Frank Gehry’s transformation of the Philadelphia Museum of Art may only be revealed in 2020, but the first elements of Gehry’s master plan have been unveiled in the form of Stir, the museum’s new restaurant that is also the only Gehry-designed fine dining establishment on the American East Coast. The 76-seat restaurant exudes an intimate and inviting ambiance with seating and tables designed by Gehry partners, Douglas Fir clad walls, red oak seating and a dramatically sculpted ceiling feature shaped in Douglas Fir again that flows outward above the main dining room, thus revealing Gehry’s fluid stylistic signature. Elsewhere, accents of frosted glass, felt, onyx, steel and leather perpetuates the space’s energy, which also carries over to the seasonal menu of elevated comforts made from locally sourced produce by executive chef Mark Tropea.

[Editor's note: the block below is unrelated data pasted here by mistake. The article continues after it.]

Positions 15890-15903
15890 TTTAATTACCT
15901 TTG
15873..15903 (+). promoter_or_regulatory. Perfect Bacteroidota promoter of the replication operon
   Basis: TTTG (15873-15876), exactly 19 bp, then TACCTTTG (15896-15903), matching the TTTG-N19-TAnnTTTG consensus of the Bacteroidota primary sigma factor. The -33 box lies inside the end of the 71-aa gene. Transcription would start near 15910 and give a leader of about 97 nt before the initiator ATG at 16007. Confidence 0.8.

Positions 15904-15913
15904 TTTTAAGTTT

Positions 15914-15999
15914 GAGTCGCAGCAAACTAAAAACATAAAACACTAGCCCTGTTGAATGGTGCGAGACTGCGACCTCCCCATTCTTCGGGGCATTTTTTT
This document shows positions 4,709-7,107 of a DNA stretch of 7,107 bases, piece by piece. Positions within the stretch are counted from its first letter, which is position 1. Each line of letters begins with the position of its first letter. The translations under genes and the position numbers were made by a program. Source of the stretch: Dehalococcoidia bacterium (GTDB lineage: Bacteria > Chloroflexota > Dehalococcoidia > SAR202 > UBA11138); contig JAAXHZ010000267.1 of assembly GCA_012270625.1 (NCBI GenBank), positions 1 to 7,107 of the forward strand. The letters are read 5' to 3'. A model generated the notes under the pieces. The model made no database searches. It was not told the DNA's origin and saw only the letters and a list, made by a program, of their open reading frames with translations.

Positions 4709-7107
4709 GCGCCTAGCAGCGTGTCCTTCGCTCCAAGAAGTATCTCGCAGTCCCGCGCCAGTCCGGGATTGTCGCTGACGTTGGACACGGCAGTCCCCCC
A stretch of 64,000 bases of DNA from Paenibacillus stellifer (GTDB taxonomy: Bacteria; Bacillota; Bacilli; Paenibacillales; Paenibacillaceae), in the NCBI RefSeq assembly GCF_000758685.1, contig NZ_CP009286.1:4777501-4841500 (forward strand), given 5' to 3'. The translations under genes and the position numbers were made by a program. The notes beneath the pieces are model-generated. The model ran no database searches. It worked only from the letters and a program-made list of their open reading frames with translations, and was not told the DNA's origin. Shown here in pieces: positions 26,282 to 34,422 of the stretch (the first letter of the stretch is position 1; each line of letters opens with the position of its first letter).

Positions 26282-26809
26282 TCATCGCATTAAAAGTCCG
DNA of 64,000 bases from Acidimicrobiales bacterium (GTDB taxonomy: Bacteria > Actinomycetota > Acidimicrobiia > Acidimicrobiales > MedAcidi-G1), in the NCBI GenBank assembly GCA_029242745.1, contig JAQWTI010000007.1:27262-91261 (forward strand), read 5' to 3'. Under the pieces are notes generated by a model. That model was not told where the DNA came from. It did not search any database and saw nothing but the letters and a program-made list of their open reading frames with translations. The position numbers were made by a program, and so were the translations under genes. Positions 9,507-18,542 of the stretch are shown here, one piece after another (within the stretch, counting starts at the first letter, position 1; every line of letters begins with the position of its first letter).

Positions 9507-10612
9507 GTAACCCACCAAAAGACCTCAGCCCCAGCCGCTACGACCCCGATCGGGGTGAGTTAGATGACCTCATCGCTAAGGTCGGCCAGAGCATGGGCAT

Next to Stir also stands the museum’s renovated cafeteria, which can accommodate 160. Extended to match the width of the museum building, the enlarged cafeteria boasts idyllic views of the East Terrace and its garden on one side, and the Schuykill River and West Philadelphia on the other. An espresso bar is also scheduled to open in early 2019 to accompany the new North Entrance, which makes the museum’s storied Vaulted Walkway accessible to the public once more.
Gehry’s renovation of the museum’s historic 1928 building will add around 67,000 square feet of new public space and an additional 23,000 square feet of gallery space. Collectively known as The Core Project, the ambitious master plan combines infrastructural improvements with a reorganization of the circulation through the heart of the building to massively improve the experience visiting the museum.